From New American Economy:

Immigrants hail from a wider range of countries now than at any other point in U.S. history, and today, New American Economy released new research showing that a more diverse America benefits both high- and low-wage workers.

The report—an analysis of data from the U.S. Census Bureau—tracks individual workers in 160 U.S. metropolitan areas between 1991 and 2008, and measures how their wages change as their cities or workplaces become more diverse. Diversity, as defined by the authors, means that it is more likely that two people in a city or workplace, chosen at random, are from different countries. Metropolitan areas can become more diverse in multiple ways—by shrinking their native-born population, growing their foreign-born population, or absorbing immigrants from a wider variety of countries. The report shows that when diversity increases through immigration, meaningful wage benefits accrue to all workers—from the highest earners down to the lowest.

“This report should encourage the many U.S. cities and firms creating policies to welcome and integrate immigrants,” said John Feinblatt, Chairman of New American Economy. “With Congress gridlocked, local leaders are taking the initiative – and increasingly bringing the economic benefits of diversity to their communities.”

The report, The Riches of the Melting Pot: How Diversity in Metropolitan Areas Helps Grow the Wages of Low- and High-wage Workers, finds:

  • Both low- and high-wage workers gain when U.S. cities become more diverse. When a city experiences a diversity boost, the average person living in the metropolitan area sees their wages rise by about 6 percent. These wage increases are broadly shared: Workers in the top 25 percent of all earners see wage increases of 6.6 percent, while workers in the bottom 25 percent of all earners experience a 7.1 percent wage boost on average.
  • Increases in diversity among the highest earners in a city result in dramatic wage gains for all income groups. A diversity boost concentrated among the top 25 percent of earners in a metropolitan area results in an 18 percent wage jump for other high-wage earners in the area—or an average increase in wages equivalent to $13,000 per year. Local workers in the bottom 25 percent of earners, meanwhile, see their annual wages rise by 16.2 percent on average, or by about $4,100.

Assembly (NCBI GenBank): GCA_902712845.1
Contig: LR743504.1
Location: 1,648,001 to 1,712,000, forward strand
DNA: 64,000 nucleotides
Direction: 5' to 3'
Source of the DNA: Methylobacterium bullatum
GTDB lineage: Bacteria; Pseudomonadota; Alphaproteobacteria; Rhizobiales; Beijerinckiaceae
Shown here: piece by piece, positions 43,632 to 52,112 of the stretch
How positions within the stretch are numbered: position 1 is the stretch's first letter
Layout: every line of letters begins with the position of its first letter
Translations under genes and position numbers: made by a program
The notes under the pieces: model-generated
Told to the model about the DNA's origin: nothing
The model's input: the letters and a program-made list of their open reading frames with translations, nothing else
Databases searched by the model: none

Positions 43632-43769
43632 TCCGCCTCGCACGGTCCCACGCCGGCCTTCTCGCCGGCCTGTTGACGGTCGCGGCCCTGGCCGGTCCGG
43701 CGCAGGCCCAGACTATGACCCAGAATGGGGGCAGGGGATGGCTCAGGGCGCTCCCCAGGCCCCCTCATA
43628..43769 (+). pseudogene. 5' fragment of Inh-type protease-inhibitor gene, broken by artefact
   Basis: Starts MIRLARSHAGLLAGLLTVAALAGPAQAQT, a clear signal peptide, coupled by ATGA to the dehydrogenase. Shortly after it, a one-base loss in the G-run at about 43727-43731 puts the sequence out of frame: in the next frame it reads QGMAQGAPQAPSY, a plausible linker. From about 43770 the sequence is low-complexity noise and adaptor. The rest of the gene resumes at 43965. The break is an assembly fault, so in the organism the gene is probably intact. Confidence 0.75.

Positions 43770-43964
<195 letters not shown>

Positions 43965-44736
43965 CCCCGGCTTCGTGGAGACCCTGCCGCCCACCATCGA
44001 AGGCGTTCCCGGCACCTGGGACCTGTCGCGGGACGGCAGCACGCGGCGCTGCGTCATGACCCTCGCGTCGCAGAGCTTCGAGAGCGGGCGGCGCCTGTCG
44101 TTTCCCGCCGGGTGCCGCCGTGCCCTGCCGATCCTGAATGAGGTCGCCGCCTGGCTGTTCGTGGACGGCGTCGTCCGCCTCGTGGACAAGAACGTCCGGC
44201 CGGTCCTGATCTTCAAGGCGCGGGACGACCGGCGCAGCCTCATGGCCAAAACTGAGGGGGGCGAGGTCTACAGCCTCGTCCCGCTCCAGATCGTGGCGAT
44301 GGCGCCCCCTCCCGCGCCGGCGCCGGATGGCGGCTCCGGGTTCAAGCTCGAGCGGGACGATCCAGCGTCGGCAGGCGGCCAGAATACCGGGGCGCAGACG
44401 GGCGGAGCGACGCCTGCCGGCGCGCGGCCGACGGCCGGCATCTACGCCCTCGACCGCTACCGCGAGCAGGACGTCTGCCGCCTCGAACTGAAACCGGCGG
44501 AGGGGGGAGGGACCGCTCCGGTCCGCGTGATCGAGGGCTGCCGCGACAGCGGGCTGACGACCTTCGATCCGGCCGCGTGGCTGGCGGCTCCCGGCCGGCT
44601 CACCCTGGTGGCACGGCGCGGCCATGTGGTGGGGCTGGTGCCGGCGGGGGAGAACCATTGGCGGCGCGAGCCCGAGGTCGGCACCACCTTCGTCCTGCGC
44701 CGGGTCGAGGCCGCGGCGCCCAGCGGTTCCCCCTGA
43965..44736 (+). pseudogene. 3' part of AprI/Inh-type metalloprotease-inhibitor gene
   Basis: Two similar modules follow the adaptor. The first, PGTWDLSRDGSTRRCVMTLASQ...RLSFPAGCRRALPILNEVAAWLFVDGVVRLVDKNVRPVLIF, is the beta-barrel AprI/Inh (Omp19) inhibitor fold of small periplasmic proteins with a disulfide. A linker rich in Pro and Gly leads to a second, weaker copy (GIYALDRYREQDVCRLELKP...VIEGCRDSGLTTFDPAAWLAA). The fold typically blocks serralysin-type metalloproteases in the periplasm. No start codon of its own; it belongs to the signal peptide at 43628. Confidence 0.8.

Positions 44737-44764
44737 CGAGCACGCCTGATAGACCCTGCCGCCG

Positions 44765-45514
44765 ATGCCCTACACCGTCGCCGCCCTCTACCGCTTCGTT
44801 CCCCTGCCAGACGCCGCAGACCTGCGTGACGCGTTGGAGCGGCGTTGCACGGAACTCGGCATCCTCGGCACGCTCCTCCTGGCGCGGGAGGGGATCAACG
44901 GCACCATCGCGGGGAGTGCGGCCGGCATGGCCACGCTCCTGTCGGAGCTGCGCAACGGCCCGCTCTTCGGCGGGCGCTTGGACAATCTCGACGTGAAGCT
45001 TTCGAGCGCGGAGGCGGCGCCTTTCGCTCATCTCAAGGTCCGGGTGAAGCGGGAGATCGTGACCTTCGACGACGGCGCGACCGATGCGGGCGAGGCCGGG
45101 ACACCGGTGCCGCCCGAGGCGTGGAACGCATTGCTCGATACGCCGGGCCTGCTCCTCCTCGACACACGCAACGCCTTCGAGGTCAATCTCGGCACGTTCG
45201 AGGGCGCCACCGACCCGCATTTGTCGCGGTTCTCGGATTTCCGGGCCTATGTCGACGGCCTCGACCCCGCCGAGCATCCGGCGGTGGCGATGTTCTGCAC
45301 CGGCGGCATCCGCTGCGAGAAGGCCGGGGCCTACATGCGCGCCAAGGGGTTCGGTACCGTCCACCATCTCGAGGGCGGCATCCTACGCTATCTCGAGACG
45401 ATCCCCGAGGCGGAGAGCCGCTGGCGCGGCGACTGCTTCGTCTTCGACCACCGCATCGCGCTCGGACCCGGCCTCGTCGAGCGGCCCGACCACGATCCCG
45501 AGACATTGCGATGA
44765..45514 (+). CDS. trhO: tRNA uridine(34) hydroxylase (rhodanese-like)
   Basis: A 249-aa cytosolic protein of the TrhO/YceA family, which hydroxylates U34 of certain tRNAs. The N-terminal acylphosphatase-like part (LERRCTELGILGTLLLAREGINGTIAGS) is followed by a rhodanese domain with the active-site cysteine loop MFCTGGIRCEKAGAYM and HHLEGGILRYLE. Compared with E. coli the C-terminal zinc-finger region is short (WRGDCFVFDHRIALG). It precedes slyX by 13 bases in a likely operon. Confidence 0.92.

• Low-wage workers benefit from rising diversity in the bottom half of the labor market. A diversity boost among the bottom 50 percent of wage earners in a metropolitan area raises the average local wages of workers in the city overall by 1.6 percent. That effect, however, is driven by dynamics at the lower end of the labor market: While other workers see a statistically insignificant effect, the lowest 25 percent of earners see their wages rise by 2.1 percent on average.
  • Increasing diversity among the lowest earners has either a positive or neutral effect on others. When the lowest 25 percent of earners in a given workplace experiences a diversity boost, the wages of other workers at that company—across all income tiers—rise. At the metro level, such a diversity boost appears to have no significant effect—either positive or negative—on the income of other local workers.

Read The Atlantic’s CityLab coverage of the report by staff writer Tanvi Misra,“Diverse Metros Mean Higher Wages For All.”

About New American Economy

New American Economy (NAE) brings together more than 500 Republican, Democratic and Independent mayors and business leaders who support immigration reforms that will help create jobs for Americans today. NAE’s members include mayors of more than 35 million people nationwide and business leaders of companies that generate more than $1.5 trillion and employ more than 4 million people across all sectors of the economy, from Agriculture to Aerospace, Hospitality to High Tech and Media to Manufacturing. NAE members understand that immigration is essential to maintaining the productive, diverse and flexible workforce that America needs to ensure prosperity over the coming generations. Learn more at